ERS Tier 6

10 & 20 Years Make a Big Difference

For all NYSLRS members, there is one critical milestone: becoming vested. Being vested means that you have earned the right to a pension, even if you leave public employment before retirement age. ERS Tier 6 members become vested after they earn ten years of service credit.

For most ERS Tier 6 members, another big milestone is the 20-year mark, when their retirement benefit improves significantly. If you retire with less than 20 years of service, you earn 1.66 percent of your final average earnings (FAE) for each year of service. At 20 years, you receive 35 percent of your FAE. After 20 years, you’ll earn an additional 2 percent of your FAE for each year of service beyond 20.

ERS Tier 6 Special Plans

For ERS Tier 6 members in special plans, such as corrections officers and deputy sheriffs, many of the milestones are the same. For example, you will become vested with ten years of service credit.

But there are also major differences. Most importantly, depending on their plan, members in special plans can retire after 20 or 25 years, regardless of age. You can find more information in your retirement plan booklet.

NYSLRS – One Tier at a Time: ERS Tier 5

When you joined the New York State and Local Retirement System (NYSLRS), you were assigned a tier based on the date of your membership. There are six tiers in the Employees’ Retirement System (ERS) and five in the Police and Fire Retirement System (PFRS). Each tier has a different benefit structure established by State Law. Our series, NYSLRS – One Tier at a Time, walks through each tier to give you a quick look at the benefits in both ERS and PFRS.

Today’s post looks at ERS Tier 5, which covers ERS members who joined from January 1, 2010 through March 31, 2012. There were 37,114 ERS Tier 5 members — 5.8 percent of all ERS members — as of March 31, 2021.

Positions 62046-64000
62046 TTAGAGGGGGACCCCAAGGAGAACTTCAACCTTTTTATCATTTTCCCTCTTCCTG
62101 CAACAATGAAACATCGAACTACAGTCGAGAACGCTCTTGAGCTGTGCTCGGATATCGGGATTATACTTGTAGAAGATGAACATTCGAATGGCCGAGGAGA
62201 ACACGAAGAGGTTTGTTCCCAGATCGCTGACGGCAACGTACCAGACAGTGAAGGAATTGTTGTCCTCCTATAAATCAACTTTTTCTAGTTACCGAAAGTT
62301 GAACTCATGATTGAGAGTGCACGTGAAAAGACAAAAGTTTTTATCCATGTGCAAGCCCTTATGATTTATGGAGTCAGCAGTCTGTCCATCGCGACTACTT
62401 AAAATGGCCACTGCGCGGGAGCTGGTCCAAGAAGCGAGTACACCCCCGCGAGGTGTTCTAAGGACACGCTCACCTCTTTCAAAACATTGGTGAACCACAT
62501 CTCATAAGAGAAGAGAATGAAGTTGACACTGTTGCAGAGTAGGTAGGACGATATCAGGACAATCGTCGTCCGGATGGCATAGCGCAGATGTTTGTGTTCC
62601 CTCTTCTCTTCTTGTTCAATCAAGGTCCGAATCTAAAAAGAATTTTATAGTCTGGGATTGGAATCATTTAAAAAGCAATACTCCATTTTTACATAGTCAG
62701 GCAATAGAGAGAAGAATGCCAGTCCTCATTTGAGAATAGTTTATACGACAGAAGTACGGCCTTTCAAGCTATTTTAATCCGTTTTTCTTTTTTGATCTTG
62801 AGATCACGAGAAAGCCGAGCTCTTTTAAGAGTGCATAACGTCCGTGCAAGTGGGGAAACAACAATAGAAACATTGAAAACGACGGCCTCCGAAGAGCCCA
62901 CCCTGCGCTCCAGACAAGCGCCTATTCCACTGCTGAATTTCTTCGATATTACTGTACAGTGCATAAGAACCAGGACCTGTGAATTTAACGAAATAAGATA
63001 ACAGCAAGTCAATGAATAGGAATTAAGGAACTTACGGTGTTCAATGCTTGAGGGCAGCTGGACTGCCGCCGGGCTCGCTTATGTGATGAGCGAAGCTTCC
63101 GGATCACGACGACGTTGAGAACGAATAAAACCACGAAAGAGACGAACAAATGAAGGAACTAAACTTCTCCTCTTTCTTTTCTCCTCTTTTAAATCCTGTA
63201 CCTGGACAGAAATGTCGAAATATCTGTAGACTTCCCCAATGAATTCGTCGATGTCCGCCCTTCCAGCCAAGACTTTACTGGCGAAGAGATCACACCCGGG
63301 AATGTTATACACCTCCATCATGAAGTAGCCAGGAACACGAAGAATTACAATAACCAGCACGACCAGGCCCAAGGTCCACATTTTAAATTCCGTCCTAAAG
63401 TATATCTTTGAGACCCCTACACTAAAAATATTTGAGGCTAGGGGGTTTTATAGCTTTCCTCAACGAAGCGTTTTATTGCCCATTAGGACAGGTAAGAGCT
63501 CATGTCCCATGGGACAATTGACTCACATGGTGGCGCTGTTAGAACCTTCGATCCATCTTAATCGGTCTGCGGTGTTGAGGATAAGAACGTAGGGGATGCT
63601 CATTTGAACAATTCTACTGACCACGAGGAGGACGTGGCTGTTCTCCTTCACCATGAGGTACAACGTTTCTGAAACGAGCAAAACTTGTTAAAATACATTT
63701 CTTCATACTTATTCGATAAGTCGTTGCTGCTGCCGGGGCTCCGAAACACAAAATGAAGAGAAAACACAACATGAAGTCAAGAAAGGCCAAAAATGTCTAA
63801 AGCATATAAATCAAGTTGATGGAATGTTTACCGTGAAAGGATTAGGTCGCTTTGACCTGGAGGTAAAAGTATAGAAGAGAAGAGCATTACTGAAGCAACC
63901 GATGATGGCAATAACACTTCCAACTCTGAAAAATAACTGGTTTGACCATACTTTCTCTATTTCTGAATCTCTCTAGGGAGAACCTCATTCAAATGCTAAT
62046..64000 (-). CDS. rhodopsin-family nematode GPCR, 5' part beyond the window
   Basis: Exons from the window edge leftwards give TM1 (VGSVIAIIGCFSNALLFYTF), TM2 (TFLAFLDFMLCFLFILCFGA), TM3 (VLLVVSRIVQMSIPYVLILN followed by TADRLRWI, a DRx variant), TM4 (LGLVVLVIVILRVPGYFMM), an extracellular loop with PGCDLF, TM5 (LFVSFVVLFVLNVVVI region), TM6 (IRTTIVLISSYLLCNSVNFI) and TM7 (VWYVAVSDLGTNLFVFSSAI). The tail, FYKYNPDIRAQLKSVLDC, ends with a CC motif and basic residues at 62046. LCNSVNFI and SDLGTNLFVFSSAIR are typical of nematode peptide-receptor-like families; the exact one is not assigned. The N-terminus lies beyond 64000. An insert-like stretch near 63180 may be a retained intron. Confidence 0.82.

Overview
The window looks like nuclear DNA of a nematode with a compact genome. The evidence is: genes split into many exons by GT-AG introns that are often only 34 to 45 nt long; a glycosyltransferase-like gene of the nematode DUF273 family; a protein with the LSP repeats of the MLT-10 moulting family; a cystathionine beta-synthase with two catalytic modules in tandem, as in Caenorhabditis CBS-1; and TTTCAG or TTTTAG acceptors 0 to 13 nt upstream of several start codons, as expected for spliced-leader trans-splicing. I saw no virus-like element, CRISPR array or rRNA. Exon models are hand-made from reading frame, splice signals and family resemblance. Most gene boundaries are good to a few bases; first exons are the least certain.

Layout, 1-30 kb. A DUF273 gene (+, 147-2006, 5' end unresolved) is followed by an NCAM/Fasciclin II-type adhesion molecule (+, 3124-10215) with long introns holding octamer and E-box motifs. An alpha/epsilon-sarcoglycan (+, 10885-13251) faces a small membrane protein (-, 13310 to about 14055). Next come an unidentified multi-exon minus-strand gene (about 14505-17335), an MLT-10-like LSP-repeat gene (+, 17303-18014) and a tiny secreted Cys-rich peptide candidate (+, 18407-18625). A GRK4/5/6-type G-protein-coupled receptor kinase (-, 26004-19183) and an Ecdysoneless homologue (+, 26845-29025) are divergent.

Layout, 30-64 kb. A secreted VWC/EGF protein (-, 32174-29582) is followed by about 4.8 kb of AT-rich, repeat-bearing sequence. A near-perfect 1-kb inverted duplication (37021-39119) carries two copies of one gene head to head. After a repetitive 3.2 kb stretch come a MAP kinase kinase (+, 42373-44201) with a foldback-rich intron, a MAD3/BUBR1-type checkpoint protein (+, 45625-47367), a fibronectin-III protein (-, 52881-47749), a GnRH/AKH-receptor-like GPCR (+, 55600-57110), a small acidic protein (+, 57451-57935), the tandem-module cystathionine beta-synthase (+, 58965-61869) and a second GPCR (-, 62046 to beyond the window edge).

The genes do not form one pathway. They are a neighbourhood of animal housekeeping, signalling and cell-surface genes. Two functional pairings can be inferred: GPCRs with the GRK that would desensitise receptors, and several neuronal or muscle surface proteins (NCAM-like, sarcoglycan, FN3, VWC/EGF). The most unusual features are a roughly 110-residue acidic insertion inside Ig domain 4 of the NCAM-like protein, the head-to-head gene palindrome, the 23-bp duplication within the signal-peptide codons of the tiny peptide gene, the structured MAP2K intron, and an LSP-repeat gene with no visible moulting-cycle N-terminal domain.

ERS Tier 5 Information

ERS Tier 5 Membership Milestones

ERS Tier 5 members need ten years of service credit to become vested, which means they’ll be eligible for a lifetime pension when they retire.

When a Tier 5 member can retire is based on whether they are in the regular retirement plan (Article 15) or a special plan. Most Tier 5 members are in the regular plan, which means they can retire as early as age 55, but if they retire before age 62, their benefit will be reduced.

Tier 5 members in special plans, such as sheriffs and correction officers, can retire with 20 or 25 years of service (depending on their retirement plan), regardless of age, without penalty.

See your plan booklet (listed below) for details.

The Final Average Earnings (FAE)

An ERS Tier 5 member’s final average earnings is the average of their earnings in the three highest-paid consecutive years of employment. Earnings in any year included in the period cannot exceed the average earnings of the previous two years by more than 10 percent.

Tier 5 Service Retirement Benefit

If an ERS Tier 5 member retires with less than 20 years, the benefit is 1.66 percent of their FAE for each year of service.

If a Tier 5 member in a regular plan retires with 20 to 30 years of service, the benefit is 2 percent of their FAE for each year of service. For each year of service beyond 30 years, they will receive 1.5 percent of their FAE. For example, a Tier 5 member with 35 years of service can retire at 62 with 67.5 percent of their FAE.

For Tier 5 members in special plans, the benefit is generally 50 percent of their FAE with 20 or 25 years of service, depending on their retirement plan.

Where to Find More Information

ERS Tier 5 members can find more details about their benefits in the publications listed below:

For benefit information about special plans for miscellaneous titles, please visit our Publications page. Stay tuned for more NYSLRS – One Tier at a Time posts.

NYSLRS – One Tier at a Time: ERS Tier 6

When you join the New York State and Local Retirement System (NYSLRS), you’re assigned a tier based on the date of your membership. There are six tiers in the Employees’ Retirement System (ERS) and five in the Police and Fire Retirement System (PFRS). Each tier has a different benefit structure established by New York State legislation. Our series, NYSLRS – One Tier at a Time, walks through each tier to give you a quick look at the benefits in both ERS and PFRS.